(director: Lawrence Huntington; screenwriters: from the story by John P. Monaghan/John P. Monaghan/Pamela Mason; cinematographer: Reginald H. Wyer; editor: Alan Osbiston; music: Bernard Stevens; cast: James Mason (Dr. Michael Joyce), Rosamund John (Emma Wright), Pamela Mason (Kate Howard), Ann Stephens (Ann Wright), Morland Graham (Clay), Jane Hylton (Miss Marsh), Brefni O’Rorke (Dr. Farrell); Runtime: 90; MPAA Rating: NR; producers: James Mason/Sydney Box; MPI Home Video; 1947-UK)

“Somber low-budget psychological thriller that doesn’t kick in with much of a splash until the climax.”

Reviewed by Dennis Schwartz

Somber low-budget psychological thriller that doesn’t kick in with much of a splash until the climax. Lawrence Huntington (“The Franchise Affair”) direction is undistinguished but he seems inspired by Hitchcock’s Spellbound. It’s based on a story by James Mason, who will soon become a recognized international star. Mason’s the star, the narrator and along with Sydney Box the co-producer. Mason’s wife Pamela (aka Pamela Kellino) is the co-writer and co-star. The slow-moving melodrama is saddled with too many flashbacks, unbelievable plot devices (the killer surgeon opens the film giving a lecture as an expert on criminology and the topic is an actual murder he committed) and an unfitting title.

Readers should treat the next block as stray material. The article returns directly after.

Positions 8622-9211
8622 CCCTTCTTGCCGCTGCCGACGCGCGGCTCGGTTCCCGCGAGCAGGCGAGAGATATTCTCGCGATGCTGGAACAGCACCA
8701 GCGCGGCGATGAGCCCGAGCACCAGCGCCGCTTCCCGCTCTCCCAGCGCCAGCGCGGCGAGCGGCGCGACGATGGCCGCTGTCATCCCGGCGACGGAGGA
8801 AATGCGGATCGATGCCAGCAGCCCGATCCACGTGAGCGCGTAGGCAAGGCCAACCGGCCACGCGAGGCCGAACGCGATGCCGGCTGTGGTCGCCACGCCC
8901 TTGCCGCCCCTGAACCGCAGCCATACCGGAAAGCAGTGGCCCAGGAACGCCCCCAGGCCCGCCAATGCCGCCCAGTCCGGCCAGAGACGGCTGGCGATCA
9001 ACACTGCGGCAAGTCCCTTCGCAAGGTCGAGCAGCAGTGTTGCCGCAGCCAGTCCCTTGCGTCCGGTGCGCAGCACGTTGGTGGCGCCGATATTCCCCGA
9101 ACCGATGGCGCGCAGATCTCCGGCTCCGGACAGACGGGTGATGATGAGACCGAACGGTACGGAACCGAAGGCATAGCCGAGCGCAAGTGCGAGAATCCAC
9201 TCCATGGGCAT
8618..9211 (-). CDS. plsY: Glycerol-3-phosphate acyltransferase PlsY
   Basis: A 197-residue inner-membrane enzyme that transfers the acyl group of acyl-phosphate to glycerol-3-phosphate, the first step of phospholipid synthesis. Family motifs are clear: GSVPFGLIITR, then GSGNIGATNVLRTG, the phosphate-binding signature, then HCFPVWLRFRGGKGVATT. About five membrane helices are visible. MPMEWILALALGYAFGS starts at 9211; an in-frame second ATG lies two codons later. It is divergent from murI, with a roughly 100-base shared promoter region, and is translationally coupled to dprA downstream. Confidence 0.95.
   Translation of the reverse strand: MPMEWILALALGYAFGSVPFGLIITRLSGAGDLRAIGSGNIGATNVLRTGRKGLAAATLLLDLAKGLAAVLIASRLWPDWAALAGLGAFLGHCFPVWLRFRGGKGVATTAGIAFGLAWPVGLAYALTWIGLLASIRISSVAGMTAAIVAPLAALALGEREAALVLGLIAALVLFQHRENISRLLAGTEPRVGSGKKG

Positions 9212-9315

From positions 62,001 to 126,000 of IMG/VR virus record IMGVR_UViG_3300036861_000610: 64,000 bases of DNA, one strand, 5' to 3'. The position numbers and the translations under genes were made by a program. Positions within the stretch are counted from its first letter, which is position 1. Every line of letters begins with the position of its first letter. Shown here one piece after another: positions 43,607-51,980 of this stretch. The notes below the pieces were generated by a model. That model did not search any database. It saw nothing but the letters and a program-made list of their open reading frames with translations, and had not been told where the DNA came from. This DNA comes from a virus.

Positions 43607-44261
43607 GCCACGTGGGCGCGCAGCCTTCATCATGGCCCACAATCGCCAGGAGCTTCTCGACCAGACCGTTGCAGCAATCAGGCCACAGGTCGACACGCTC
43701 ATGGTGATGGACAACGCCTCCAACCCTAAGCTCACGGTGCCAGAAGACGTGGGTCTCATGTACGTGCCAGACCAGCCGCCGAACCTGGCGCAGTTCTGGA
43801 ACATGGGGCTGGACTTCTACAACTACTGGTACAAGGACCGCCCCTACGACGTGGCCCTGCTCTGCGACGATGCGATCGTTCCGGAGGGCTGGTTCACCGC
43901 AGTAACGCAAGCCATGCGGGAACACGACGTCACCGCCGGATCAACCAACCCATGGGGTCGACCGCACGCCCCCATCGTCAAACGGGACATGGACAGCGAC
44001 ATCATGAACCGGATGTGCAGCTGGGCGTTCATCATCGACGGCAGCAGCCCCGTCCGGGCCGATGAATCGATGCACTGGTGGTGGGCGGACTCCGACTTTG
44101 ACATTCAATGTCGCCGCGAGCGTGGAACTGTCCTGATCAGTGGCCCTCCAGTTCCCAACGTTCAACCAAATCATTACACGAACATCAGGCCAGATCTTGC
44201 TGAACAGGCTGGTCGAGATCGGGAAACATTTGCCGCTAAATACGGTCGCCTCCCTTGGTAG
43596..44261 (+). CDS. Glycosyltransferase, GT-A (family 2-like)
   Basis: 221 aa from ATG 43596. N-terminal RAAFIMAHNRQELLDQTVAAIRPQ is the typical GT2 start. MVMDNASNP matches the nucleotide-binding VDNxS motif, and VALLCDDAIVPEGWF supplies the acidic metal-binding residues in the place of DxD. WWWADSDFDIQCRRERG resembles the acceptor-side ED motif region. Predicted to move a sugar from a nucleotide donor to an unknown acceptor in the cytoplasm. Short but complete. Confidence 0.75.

Dr. Michael Joyce (James Mason) is a prosperous workaholic London brain surgeon who operates on adolescent Ann Wright (Ann Stephens) to save her from blindness. Her grateful mother, Emma (Rosamund John), and Michael become close friends during Ann’s recuperation, but the romance never becomes intimate as both are trapped in loveless marriages. The dutiful upper-crust Emma’s husband is out of the country but suddenly returns and she decides to completely break off her relationship with Michael, and they vow never to meet again. Soon Michael learns that Emma mysteriously fell from her country house high window after a visit from her wealthy but greedy sister-in-law Kate Howard (Pamela Mason). The inquest rules it as an accidental death. Michael investigates and suspects a jealous Kate pushed Emma out the window, and vows revenge. After dating Kate, he pushes her to her death from the same window and stuffs her body in his car trunk. On the foggy country road to dispose of the corpse, he’s stopped by surgeon Dr. Farrell (Brefni O’Rorke) and is called to the home of a dying child involved in a car crash. Rather than ignore his Hippocratic oath, Michael unwisely leaves his car unattended to treat the child. After successfully operating on the girl, Michael is guilt-ridden and fears he’s losing his sanity, and things end tragically for him as he drives to the Dover coast and peers down those cliffs.

I could never see the point of the melodrama. The positives are that the psychological break down seems genuine and Mason gives his usual suave performance over such an ambiguous character.